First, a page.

In Lewiston, property tax liens are down and property foreclosures for nonpayment of taxes are expected to decline in 2013.
In Sabattus, property foreclosures are down markedly: Sixteen in 2011. Four in 2012.
In Farmington, liens are steady but foreclosures up, some of that property swamp land. The town will work with owners and hope some can pay.
Some likely will.
In what may be a sign of a slowly improving economy, some towns report more people paying off their tax liens.
In June 2011, Lewiston closed its books with 616 outstanding liens for back property taxes. When those liens matured in December 2012, 111 properties automatically foreclosed, Tax Collector Nancy Mennealy said. The rest had caught up or started payments.
In June 2012, the city counted 542 liens. Mennealy expects fewer than 100 to foreclose this December.
In Rumford, the town had 211 liens in 2011, 189 in 2012, according to the town clerk.
In Poland, liens are up, from about 145 a year to 157 in 2012, Town Manager Rosemary Roy said. For the first time, Poland has opted to sell its foreclosed properties through a real estate agent instead of putting them out to bid.
Sabattus Town Manager Andrew Gilmore said last year his town offered additional resources to taxpayers who received lien notices: This is how to ask for a poverty abatement. This is how to set up a payment plan. He credited a turning economy and that extra outreach for the steep drop in foreclosures there.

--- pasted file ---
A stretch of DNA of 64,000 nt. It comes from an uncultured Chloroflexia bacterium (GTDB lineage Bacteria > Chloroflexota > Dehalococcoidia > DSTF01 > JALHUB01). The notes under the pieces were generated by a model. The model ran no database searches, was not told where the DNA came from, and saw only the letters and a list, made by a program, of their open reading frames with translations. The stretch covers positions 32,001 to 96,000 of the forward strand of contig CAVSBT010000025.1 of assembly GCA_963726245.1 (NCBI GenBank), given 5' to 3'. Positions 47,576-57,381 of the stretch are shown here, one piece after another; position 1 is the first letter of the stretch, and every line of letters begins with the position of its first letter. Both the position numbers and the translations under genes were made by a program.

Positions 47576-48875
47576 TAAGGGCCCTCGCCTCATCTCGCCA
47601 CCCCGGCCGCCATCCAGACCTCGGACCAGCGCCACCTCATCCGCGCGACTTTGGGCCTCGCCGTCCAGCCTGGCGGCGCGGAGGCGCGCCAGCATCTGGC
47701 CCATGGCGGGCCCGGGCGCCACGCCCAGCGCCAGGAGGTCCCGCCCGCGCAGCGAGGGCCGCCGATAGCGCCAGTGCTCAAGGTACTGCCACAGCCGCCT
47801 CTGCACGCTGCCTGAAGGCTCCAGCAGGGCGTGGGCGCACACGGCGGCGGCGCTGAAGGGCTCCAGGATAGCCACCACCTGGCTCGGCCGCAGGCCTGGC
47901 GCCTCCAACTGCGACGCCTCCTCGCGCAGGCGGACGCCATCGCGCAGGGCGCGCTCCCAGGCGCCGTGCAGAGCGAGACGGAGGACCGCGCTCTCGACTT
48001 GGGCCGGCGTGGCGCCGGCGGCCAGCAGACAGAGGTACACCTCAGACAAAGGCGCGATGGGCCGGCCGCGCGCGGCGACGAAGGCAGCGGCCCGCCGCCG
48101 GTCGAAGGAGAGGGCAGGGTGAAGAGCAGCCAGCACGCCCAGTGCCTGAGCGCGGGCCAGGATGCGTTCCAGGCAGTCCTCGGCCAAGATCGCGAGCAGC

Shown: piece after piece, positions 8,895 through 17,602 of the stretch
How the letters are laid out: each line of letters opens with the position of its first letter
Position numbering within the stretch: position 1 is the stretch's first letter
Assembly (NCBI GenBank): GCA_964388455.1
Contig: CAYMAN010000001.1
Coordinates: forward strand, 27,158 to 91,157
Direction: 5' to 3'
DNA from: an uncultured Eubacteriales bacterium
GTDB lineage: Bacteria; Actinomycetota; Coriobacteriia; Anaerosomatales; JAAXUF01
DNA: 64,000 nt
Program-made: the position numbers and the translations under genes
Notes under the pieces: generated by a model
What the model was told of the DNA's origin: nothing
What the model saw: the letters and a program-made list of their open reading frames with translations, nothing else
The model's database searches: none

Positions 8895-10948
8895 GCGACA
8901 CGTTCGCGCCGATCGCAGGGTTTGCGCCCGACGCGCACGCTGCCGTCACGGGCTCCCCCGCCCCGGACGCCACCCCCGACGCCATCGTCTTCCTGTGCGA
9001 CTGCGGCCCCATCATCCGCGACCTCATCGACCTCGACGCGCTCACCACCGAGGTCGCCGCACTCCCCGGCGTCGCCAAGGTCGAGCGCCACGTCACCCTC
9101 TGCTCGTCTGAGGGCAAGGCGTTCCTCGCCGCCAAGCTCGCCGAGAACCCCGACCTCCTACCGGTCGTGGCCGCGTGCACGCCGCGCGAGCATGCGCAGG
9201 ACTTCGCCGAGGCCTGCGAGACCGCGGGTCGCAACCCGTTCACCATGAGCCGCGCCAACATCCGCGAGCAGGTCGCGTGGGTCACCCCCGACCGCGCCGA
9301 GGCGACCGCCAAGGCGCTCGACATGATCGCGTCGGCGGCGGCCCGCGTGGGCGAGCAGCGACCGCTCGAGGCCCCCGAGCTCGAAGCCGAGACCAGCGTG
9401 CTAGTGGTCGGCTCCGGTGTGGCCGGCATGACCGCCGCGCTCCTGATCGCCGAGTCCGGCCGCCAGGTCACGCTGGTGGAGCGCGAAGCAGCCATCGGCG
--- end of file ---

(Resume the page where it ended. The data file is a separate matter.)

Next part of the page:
Liens were down in Farmington, 209 in 2012 versus 217 in 2011. Tax foreclosures were up, from an average of seven to 22 in 2012, Town Manager Richard Davis said.
“As onerous as property taxes are for some people, that’s what is required to operate a municipality,” he said. “Everyone is of course expected to pay their fair share. There is a statutory lien process we follow. We don’t have a choice in it. Some people seem to think we do, but it’s the law.”
Towns’ mixed experience — some figures up, some down — make sense as the housing market rights itself, said Charlie Colgan, former state economist and a professor at the University of Southern Maine’s Muskie School of Public Service.
Ground-level data can be hard to read, he said.
One measure Colgan has studied: In 2009, Maine gave out 9,000 building permits for housing units. In 2012, that dropped to 3,000.
He has forecast 3,500 to 3,600 permits this year.
Because of last year’s poor growth, this spring could create some challenges for Maine municipalities that have historically relied on new housing construction to add value to the tax base, Colgan said.
“Now you’ve got little in the way of new construction, prices have been stagnant for several years and in some towns there’s been many more foreclosures than new permits,” he said. “For a lot of towns it will be (tough). Towns are facing a revenue pinch overall that is very unusual for them.”
Which may make property tax collection all the more important.
In Farmington, people have two weeks left to get a late-but-paid asterisk next to their names in the town report.
“For myself and my parents’ generations it was absolutely shuddering to think that your name would be listed in the town report for taxes,” said Stephan Bunker, chairman of the Farmington Board of Selectmen and new president of the Maine Municipal Association.
“It would just be the ultimate insult,” he said. “For some people, I think that’s a bit of an emphasis to try to get your financial house in order with the town. For others, it seems that they are perpetually (on the list).”